Lyngbya wollei - an algae that grows in the sediments and lasts through the winter
A THREAT TO THE WATER AND THE FISH
Lyngbya wollei is a tough, new invasive algae in Maumee Bay and the western shores of the Western Lake Erie watershed. Lyngbya multiplies rapidly in warm water and survives the winters - washing up on the shore green in the winter. Most think lyngbya arrived because the chemistry and water temperature changed and/or it came in on a recreational boat from Southeast US. Lyngbya is a great threat to western Lake Erie, home to the most fish in the Great Lakes.
Dr. John Rodgers of Clemson University calls it the “beast of water algae," stating "I consider it among the top ten worst environmental enemies I’ve seen in my 30-year career.”
Lyngbya wollei was first seen on the southern shores of Maumee Bay after a six day northeastern the week before Labor Day 2006. It now appears that it was growing on the northeastern shores of Maumee Bay in areas with thermally warmed water from two coal fired power plants that together use 2.2 billion gallons of water daily. The northeastern must have dislodged the lyngbya in massive amounts to the southern shores.
The lyngbya is now growing in the sediments on the southern shores of Maumee Bay and lyngbya is now found at the Lake Erie Islands.
Lyngbya, where it is growing, is different than Lake Erie algae. Lyngbya grows in the sediments. When growing it has to be pulled out of the sediments and is very dark and black like. Lyngbya that is not lodged in the sediments is green with matted hairs with little ball-like masses. The dislodged lyngbya grows on rock and sand.
When lyngbya blanketed the southern Maumee Bay shoreline in 2006, many thought it would die in the winter. It did not. The lyngbya algae rolled up on the shores in April 2007, and again rolled up in March 2008.
Lyngbya is growing now - August 2008 along the Maumee Bay shoreline.
Maumee Bay and the Maumee River are the most dredged areas in the Great Lakes. About 800,000 cubic yards of sediments are dredged and most is open lake dumped - in about 15-20' of water. The open lake disposed sediments travel as far as 100 miles to eastern Lake Erie(Reuter OSU Seagrant). Lyngbya may be spread with this practice.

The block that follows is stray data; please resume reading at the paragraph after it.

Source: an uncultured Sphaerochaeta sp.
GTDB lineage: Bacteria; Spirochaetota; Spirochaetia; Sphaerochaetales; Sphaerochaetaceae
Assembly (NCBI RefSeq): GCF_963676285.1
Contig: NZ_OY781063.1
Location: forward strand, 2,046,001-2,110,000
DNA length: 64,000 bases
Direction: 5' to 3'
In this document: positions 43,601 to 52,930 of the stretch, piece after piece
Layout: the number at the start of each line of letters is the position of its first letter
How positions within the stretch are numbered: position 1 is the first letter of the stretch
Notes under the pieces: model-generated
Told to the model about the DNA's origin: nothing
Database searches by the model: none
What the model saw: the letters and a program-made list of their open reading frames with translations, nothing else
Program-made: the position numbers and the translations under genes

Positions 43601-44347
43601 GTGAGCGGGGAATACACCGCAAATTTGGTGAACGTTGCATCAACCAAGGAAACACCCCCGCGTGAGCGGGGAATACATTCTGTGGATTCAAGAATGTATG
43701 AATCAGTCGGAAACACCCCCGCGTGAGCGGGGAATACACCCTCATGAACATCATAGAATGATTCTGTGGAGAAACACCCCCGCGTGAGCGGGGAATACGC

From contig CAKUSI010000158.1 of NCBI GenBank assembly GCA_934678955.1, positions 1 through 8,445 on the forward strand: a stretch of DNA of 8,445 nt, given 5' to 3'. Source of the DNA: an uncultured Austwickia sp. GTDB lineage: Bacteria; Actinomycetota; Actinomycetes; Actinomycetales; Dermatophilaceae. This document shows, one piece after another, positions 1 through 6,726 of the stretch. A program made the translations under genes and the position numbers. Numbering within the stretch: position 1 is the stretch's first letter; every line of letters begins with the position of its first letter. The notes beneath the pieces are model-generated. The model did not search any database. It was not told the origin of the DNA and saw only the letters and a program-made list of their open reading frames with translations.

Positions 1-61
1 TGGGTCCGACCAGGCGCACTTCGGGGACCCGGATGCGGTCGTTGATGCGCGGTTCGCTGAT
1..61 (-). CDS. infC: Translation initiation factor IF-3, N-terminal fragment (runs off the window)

Lyngbya wollei is reported as far as Reno Beach, about nine miles east of Maumee Bay State Park. It has been seen in Luna Pier and out in the bay around the shipping channel.
Lyngbya wollei is reportedly covering potions of the bottom of the bay and very western Lake Erie and is eliminating the aquatic life in the sediments. This dramatically reduces the food chain for the fish. There were very few mayflies along the shores of Maumee Bay in 2008 - there were many in 2007. The islands, Port Clinton and Sandusky all had good hatches. One sampler said there are very few mayfly larvae in the bay - a sign of trouble.
Sandy Bihn, on behalf of the Western Lake Erie Waterkeeper Association, has asked members of the Lake Erie Commission to ban open lake dumping of dredge materials in 2008 because open lake dumping will result in more rapid spreading of the Lyngbya in Lake Erie.
There are no efforts to control the spread of lyngbya in Maumee Bay and Western Lake Erie.
Note: The following Lyngbya information was obtained from people in North Carolina and Florida who began fighting Lyngbya in 2002, and those efforts continue today.
Thermally heated power plant outflow water
Precluded niche which settles in the sediments
Native algae plants which can dominate and push it away
(Either of these can reduce or push out the Lyngbya)
GETTING RID OF LYNGBYA
Excavate it out of the water as leaving it in the water releases toxins
Formulate a special concoction approved for use in fresh water that kills the strain
Good news: no reported deaths from contact with Lyngbya
Can cause rashes
Continuous contact can reduce some immune functions in that area
PLEASE CALL LOCAL, STATE AND FEDERAL ELECTED OFFICIALS AND ASK THAT OPEN LAKE DUMPING BE BANNED IN 2008 & FOR A SURVEY AND TESTING OF THE LYNGBYA TO DETERMINE HOW TO KILL IT AND STOP IT FROM SPREADING
Click here (.doc) for a statement that Sandy Bihn made to the Lake Erie Commission.
North Carolina has been dealing with Lyngbya wollei (or, woolei) for years. Please see:
This information is important to share with others who are concerned about Lake Erie.